When I was growing up, I loved to read. I started reading Dungeons and Dragons books when I was around 10 years old and that’s really when the thrill of words grabbed hold of me. My favorite series was called Dragonlance, a medieval fantasy with elves, and dwarves, and magicians, and, of course, dragons.
The books definitely were not intended for readers as young as I. Every book had at least three hundred pages and occasionally they dipped into adult themes. But I used context clues and grit to figure out the vocabulary and story elements I didn’t understand.
There were more than 30 books in the series. I read every single one.
I would spend hours in my room reading chapter after chapter. It became a ritual for my mom to take me to the bookstore to grab the next book in the series.
It is because I was a reader at a very young age that I became a writer as an adult.
But reading was more than that. I was very shy during elementary and middle school, and I didn’t have many friends. Oftentimes, books would be my only company and comfort in my loneliness. The written word absorbed me into a strange and exciting world where everything else that troubled me temporarily fell away.
Honestly, I don’t know what I would have done as a kid if it wasn’t for books.
For many of us books are not mere assemblages of pages and words, they represent limitless realities into which we have flown, escaped, found solace.
Books contain knowledge that humanizes and horrifies us. Good books—even if we can’t remember every character’s name or every twist and turn of the plot—change us. They become our friends, our conversation partners, our company when we feel isolated and misunderstood.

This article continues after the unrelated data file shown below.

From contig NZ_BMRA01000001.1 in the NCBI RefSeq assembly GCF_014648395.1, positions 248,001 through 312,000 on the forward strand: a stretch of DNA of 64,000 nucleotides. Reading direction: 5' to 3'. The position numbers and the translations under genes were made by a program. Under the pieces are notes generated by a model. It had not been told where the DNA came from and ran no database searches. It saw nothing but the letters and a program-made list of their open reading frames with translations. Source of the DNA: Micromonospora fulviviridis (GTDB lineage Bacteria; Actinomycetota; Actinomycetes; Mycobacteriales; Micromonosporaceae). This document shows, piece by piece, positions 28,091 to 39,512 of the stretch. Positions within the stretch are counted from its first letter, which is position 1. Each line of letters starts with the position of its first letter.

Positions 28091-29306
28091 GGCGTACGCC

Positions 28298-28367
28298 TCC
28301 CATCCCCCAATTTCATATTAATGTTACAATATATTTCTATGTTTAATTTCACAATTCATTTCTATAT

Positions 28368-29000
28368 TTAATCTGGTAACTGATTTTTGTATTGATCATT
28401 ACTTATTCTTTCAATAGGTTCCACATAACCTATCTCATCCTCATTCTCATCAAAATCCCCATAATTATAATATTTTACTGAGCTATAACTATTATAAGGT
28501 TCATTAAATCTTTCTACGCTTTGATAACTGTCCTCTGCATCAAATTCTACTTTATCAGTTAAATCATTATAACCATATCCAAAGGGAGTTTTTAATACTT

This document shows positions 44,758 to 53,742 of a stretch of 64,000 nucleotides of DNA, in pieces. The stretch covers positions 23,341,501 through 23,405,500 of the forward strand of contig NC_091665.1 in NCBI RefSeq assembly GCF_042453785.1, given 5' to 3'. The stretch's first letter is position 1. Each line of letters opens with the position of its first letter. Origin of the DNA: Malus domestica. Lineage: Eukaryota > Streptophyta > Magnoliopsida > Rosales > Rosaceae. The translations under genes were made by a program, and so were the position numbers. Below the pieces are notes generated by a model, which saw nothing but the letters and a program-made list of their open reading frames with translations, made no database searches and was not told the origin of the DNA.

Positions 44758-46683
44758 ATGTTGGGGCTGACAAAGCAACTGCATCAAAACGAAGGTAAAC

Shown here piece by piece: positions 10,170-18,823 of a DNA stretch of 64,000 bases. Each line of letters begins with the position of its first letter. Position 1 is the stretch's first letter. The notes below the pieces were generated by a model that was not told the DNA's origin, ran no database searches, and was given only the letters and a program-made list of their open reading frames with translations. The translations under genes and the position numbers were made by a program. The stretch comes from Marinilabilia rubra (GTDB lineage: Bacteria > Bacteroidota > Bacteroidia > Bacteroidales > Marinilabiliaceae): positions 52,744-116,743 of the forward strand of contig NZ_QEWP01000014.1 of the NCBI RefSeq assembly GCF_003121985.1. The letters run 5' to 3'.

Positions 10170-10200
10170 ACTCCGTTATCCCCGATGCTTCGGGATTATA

The power of books to create a new reality for the reader means there’s something particularly heinous about banning them.
Right now, the regressive forces in our land are coming up with lists of books that should be banned from our schools because of the ways they talk about racism and white supremacy.
In one of the most well-publicized instances, Republican state representative Matt Krause, disseminated a list of 850 books he thought needed to be removed from school library shelves.
These lists indiscriminately sweep up literary classics to be tossed on the pile marked “forbidden.” A notorious example includes proposing a ban on Toni Morrison’s Beloved.
The book speaks in explicit terms about race and sex. But Toni Morrison is a Nobel Prize-winning author. She is a legend of literature. Whatever she has written is worth a read.
On the scale of absurdity, banning students from reading a book by Toni Morrison is off the charts.
I suspect the real purpose of these lists is to get a particular politician or individual in the news. They are meant to spark a reaction, either in support or opposition to their view. It doesn’t matter. In these political games, all news is good news.
The common thread among the books on these lists, aside from the clawing for attention, is they all contain books that talk or teach about race.